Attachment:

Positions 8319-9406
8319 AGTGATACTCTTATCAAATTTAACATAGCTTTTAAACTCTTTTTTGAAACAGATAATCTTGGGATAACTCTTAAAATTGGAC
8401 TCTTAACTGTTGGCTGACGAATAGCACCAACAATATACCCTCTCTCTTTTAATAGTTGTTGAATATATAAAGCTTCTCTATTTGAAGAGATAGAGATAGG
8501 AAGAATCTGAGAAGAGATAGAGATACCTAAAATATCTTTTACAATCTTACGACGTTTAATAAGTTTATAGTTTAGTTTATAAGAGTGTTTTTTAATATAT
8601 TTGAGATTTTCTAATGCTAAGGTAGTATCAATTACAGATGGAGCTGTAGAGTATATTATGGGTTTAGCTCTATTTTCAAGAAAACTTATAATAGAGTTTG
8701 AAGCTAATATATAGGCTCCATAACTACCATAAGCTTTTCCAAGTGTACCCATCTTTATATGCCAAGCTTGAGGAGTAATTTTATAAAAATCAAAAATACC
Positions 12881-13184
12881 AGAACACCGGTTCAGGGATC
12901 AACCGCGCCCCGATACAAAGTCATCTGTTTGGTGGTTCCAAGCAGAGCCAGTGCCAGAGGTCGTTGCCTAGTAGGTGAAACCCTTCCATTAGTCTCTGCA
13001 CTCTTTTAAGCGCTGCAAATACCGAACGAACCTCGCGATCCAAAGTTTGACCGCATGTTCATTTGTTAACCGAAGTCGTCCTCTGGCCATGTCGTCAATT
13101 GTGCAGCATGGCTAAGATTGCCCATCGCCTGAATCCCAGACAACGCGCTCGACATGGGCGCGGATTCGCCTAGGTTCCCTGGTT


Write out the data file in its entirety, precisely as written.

Positions 8319-9406
8319 AGTGATACTCTTATCAAATTTAACATAGCTTTTAAACTCTTTTTTGAAACAGATAATCTTGGGATAACTCTTAAAATTGGAC
8401 TCTTAACTGTTGGCTGACGAATAGCACCAACAATATACCCTCTCTCTTTTAATAGTTGTTGAATATATAAAGCTTCTCTATTTGAAGAGATAGAGATAGG
8501 AAGAATCTGAGAAGAGATAGAGATACCTAAAATATCTTTTACAATCTTACGACGTTTAATAAGTTTATAGTTTAGTTTATAAGAGTGTTTTTTAATATAT
8601 TTGAGATTTTCTAATGCTAAGGTAGTATCAATTACAGATGGAGCTGTAGAGTATATTATGGGTTTAGCTCTATTTTCAAGAAAACTTATAATAGAGTTTG
8701 AAGCTAATATATAGGCTCCATAACTACCATAAGCTTTTCCAAGTGTACCCATCTTTATATGCCAAGCTTGAGGAGTAATTTTATAAAAATCAAAAATACC
Positions 12881-13184
12881 AGAACACCGGTTCAGGGATC
12901 AACCGCGCCCCGATACAAAGTCATCTGTTTGGTGGTTCCAAGCAGAGCCAGTGCCAGAGGTCGTTGCCTAGTAGGTGAAACCCTTCCATTAGTCTCTGCA
13001 CTCTTTTAAGCGCTGCAAATACCGAACGAACCTCGCGATCCAAAGTTTGACCGCATGTTCATTTGTTAACCGAAGTCGTCCTCTGGCCATGTCGTCAATT
13101 GTGCAGCATGGCTAAGATTGCCCATCGCCTGAATCCCAGACAACGCGCTCGACATGGGCGCGGATTCGCCTAGGTTCCCTGGTT